The Musical Of Musicals: The Musical! Sound Theatre, Swiss Centre, London <!-- none onestar twostar threestar fourstar fivestar -->

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Some satires are eviscerating, some are affectionate tributes and some are just name-checks with pretensions. Eric Rockwell and Joanne Bogart's show, which ran for 10 months off Broadway, is of the last kind.

Its intended audience is not simply fans of musicals, but those who chuckle at a quotation and shriek at a paraphrase. In five sketches, a simple plot ("I can't pay the rent"; "You must pay the rent"; "I'll pay the rent") is dramatised in a patchwork of snippets from the shows of Rodgers and Hammerstein, Jerry Herman, Kander and Ebb, Stephen Sondheim and Andrew Lloyd Webber, with mood and milieu suited to the songwriter.

Sondheim's landlord is a frustrated artist who makes throat-slashing gestures with a palette knife; Herman's an easygoing type who forgets about the rent when he discovers mascara. The nearest approach to wit is two lovers in a through-sung Lloyd Webber show lamenting, "We never talk any more." And it seems a tad late to be pointing out that Oklahoma! is corny or Sondheim arch, especially if you don't balk at jokes that were stale before one of your actors was born. With some smut, this might qualify as low camp, but the treatment here is so family-friendly, it's as sterile as it is puerile.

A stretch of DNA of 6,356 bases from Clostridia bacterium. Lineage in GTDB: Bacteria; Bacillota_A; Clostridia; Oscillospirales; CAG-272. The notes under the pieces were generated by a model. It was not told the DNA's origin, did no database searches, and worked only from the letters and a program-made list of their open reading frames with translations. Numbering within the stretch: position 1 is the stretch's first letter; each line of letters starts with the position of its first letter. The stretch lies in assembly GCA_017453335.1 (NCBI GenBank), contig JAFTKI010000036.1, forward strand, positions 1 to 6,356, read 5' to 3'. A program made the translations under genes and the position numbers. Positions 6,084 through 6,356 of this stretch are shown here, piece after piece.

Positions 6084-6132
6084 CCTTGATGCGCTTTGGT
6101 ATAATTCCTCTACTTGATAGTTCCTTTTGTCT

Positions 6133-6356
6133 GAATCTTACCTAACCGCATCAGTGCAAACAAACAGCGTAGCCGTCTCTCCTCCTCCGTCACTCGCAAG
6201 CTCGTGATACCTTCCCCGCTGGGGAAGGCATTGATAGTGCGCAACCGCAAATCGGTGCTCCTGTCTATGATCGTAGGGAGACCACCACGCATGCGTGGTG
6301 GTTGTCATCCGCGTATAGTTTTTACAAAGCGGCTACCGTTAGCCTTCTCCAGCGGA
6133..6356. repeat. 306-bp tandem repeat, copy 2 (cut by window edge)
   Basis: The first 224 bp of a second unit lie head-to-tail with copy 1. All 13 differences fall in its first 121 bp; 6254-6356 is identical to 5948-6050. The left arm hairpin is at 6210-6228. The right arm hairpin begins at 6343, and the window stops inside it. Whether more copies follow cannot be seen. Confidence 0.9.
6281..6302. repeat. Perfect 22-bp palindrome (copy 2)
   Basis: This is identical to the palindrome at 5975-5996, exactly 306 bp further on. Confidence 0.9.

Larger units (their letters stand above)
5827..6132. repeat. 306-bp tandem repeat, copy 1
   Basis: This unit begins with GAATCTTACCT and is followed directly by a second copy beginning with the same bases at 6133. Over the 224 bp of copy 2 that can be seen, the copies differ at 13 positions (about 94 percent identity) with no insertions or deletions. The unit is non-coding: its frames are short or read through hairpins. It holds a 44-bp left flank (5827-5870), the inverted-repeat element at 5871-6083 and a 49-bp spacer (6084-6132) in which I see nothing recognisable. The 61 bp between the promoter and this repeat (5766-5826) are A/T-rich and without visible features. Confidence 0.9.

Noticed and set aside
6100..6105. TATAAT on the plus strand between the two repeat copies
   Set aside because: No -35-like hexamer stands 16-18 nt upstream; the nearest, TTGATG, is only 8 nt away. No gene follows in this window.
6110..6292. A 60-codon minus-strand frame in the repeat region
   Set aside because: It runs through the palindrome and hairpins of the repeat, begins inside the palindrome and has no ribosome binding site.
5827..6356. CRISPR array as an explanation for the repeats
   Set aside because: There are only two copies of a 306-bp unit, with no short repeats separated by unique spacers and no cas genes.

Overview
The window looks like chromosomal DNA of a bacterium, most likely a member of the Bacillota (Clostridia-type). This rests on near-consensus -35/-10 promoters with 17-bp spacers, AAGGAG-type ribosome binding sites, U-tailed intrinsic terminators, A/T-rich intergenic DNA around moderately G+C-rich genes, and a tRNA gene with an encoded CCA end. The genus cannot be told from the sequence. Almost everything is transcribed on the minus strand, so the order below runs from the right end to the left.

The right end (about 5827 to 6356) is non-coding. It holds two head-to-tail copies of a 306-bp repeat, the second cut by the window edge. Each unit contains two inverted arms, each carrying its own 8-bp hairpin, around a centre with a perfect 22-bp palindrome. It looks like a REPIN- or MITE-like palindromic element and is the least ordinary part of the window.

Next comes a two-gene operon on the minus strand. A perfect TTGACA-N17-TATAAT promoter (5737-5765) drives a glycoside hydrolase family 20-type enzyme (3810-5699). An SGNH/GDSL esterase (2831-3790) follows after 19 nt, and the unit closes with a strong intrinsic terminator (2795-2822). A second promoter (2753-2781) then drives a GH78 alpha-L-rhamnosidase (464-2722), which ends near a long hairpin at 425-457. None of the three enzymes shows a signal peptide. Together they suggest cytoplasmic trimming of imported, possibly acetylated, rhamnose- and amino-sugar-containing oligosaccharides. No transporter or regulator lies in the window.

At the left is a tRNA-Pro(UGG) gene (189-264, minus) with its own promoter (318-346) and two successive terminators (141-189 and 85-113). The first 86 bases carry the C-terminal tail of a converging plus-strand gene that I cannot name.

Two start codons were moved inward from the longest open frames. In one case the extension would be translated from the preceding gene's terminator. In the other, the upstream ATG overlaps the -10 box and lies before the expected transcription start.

Julian Woolford's production, however, has a cast who work like demons and sing like angels. Susannah Fellows, the embodiment of mature charm or devilry, swanks grandly as an aged Lloyd Webber prima donna and growls as a Weimar-era crone. Despite having to play a character called Big Willy (who longs for a little son named after him), Ian McLarnon is an attractive, mellow-voiced presence. Joanna Ampil injects plenty of saucy humour into her portrayals of vulnerable innocents. But the palm goes to Geoffrey Abbott who, wound up tight and screaming at the seams, turns a nonsensical come-to-the-cabaret number into an insane catalogue aria of nameless lewd fancies.

As well as having to rise above an uninspiring script, the poor actors must spend the entire show in doleful black. Would a feather boa or gingham apron really break the budget?

To 22 April (